It may seem like Silvernagle came out of nowhere this year but she’s had to endure heartbreak first finishing runner-up in provincial playdowns during the past two years. Things would be different this time with Silvernagle needing two new players and along came former skips Lawton and Hunkin in different roles.

“I think we’ve wanted to be that team for a while and just had some really good competitors there against us and stopping us from being there,” Silvernagle said. “Merging with Stef and us becoming a team, putting together some of the best players in the province together is a good thing for us. We’re excited to be at the top of Saskatchewan right now.”

It almost looked like it was going to be another downer for her though as her team was tied without the hammer in the final end against defending champion Sherry Anderson. Silvernagle set up an ideal steal situation with two stones in the house and the front all guarded up. That forced Anderson to attempt a tricky angle raise on one of her own guards. Anderson’s raised rock went sideways, missed the mark and left Silvernagle’s shot stone untouched.

If you were looking to see the winning skip on the ice for the championship-clinching moment, you wouldn’t have found her. Silvernagle couldn’t bear to watch the last shot and left the ice, seeking refuge in the washroom.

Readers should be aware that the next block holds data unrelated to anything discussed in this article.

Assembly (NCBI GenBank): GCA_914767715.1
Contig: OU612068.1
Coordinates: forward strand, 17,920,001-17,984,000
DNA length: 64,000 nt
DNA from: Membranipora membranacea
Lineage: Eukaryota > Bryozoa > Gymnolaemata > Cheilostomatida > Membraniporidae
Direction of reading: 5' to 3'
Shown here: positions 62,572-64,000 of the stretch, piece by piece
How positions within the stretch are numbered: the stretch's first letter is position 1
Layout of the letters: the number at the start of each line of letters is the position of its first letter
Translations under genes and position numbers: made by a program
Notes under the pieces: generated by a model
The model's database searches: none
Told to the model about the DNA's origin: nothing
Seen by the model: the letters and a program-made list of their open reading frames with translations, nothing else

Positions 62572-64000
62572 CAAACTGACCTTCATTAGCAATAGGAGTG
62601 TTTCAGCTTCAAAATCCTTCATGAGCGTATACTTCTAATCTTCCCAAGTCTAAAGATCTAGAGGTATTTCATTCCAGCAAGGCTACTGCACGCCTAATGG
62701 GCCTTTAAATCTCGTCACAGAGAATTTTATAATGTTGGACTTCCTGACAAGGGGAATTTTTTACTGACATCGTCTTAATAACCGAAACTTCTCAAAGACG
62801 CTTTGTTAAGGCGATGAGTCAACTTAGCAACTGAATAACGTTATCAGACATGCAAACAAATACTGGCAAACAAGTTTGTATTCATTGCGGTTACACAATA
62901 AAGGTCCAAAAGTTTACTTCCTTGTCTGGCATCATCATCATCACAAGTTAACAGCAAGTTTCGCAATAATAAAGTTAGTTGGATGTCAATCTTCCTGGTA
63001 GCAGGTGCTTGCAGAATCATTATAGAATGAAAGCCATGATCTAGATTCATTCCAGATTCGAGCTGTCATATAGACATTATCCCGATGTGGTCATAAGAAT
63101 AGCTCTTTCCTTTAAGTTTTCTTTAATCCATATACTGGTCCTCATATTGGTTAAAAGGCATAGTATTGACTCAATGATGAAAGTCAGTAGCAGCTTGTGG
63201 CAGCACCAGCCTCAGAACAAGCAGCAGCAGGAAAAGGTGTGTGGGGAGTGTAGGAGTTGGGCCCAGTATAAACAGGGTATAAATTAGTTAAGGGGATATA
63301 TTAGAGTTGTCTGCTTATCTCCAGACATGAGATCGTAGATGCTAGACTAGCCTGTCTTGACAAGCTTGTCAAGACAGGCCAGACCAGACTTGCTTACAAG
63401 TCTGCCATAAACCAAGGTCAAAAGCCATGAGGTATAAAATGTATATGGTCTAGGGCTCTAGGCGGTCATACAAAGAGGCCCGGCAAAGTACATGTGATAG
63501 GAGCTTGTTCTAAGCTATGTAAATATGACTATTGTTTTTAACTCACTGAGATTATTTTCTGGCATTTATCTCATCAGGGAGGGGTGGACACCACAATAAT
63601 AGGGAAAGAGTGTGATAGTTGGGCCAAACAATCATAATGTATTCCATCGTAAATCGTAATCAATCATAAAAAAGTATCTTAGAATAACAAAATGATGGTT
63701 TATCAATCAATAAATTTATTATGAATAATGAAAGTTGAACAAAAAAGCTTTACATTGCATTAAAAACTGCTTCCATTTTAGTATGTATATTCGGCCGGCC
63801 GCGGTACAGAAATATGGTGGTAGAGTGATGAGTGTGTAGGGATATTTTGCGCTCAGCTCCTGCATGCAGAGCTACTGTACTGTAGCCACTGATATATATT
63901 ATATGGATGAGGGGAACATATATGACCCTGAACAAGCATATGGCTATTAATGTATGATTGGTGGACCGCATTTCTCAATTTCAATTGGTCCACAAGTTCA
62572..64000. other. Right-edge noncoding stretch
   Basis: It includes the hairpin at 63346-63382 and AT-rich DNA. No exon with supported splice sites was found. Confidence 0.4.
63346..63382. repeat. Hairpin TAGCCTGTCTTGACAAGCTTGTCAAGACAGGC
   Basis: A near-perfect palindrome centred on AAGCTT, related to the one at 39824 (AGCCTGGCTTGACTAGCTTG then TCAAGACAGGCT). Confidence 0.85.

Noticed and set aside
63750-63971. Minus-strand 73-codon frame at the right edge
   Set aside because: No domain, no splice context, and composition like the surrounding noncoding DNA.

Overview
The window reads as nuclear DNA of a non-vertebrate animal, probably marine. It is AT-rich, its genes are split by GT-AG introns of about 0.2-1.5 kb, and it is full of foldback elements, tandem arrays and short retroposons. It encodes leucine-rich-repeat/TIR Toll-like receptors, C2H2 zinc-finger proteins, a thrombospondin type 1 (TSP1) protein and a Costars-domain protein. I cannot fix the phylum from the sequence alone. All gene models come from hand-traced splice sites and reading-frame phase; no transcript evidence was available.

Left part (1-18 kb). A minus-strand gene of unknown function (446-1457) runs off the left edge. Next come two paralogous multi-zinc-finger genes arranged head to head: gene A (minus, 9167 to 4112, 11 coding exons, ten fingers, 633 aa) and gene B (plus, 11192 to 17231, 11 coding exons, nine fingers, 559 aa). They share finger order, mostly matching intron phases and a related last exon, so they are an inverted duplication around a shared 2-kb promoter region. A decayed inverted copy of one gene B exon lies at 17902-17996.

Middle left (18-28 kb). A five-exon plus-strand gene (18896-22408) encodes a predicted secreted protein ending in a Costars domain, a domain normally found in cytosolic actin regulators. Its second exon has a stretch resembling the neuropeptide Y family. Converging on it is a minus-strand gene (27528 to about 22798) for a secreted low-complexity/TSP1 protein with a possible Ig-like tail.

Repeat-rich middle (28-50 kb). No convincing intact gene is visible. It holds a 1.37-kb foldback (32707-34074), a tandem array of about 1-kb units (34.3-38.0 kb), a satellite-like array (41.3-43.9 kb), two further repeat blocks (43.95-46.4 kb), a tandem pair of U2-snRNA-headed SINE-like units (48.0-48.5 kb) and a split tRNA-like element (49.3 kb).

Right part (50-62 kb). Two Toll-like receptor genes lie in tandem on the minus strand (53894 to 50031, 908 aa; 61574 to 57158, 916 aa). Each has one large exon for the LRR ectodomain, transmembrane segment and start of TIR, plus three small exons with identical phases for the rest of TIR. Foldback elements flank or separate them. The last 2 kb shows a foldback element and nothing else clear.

“This would be better if I just don’t watch,” Silvernagle said. “It kind of felt surreal at first just because after the ninth end you’re like we could still steal but then you kind of get the reality of OK we might not win this. You just have to be OK with that. If you’re not in a provincial final, you can never have the opportunity to win it and that’s what we said.

“The last couple years, we had lost those two finals but you learn a lot and you go out there and if you’re not in that final, you’re never going to have a chance to win. We just took a lot away from that and knew that eventually, it would happen.”

Quitting would have been the easy way out and Silvernagle admitted it had crossed her mind.

“It might just be easier to quit but you can’t,” she said. “You get so close you’ve just got to keep going, keep pushing and fighting. You’re never going to get there if you quit.”

Silvernagle didn’t quit, her team fulfilled their dreams of playing in the Scotties Tournament of Hearts and finished on the podium with bronze medals dangling around their necks. Her team now closes out their seemingly never-ending season playing in the Humpty’s Champions Cup where they should receive a warm welcome from their home-province crowd at Saskatoon’s Merlis Belsher Place.

“It’ll be so much fun. I know we’re all looking forward to playing in that,” Silvernagle said. “North Battleford was awesome because that was our hometown but Saskatoon that’s where Stef lives and Kara is in Prince Albert, so she’s quite close. It feels like another hometown Slam and it’s your last part of your season, last spiel, so you’re just going to go have a lot of fun.

“I think we’re going to really embrace it and enjoy it. … It’ll be pretty special.”